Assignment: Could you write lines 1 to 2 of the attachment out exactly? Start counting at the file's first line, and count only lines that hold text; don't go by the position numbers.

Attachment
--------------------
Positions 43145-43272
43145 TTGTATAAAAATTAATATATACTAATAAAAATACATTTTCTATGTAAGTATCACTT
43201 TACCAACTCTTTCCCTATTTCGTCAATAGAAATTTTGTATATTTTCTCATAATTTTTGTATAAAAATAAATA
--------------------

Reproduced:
Positions 43145-43272
43145 TTGTATAAAAATTAATATATACTAATAAAAATACATTTTCTATGTAAGTATCACTT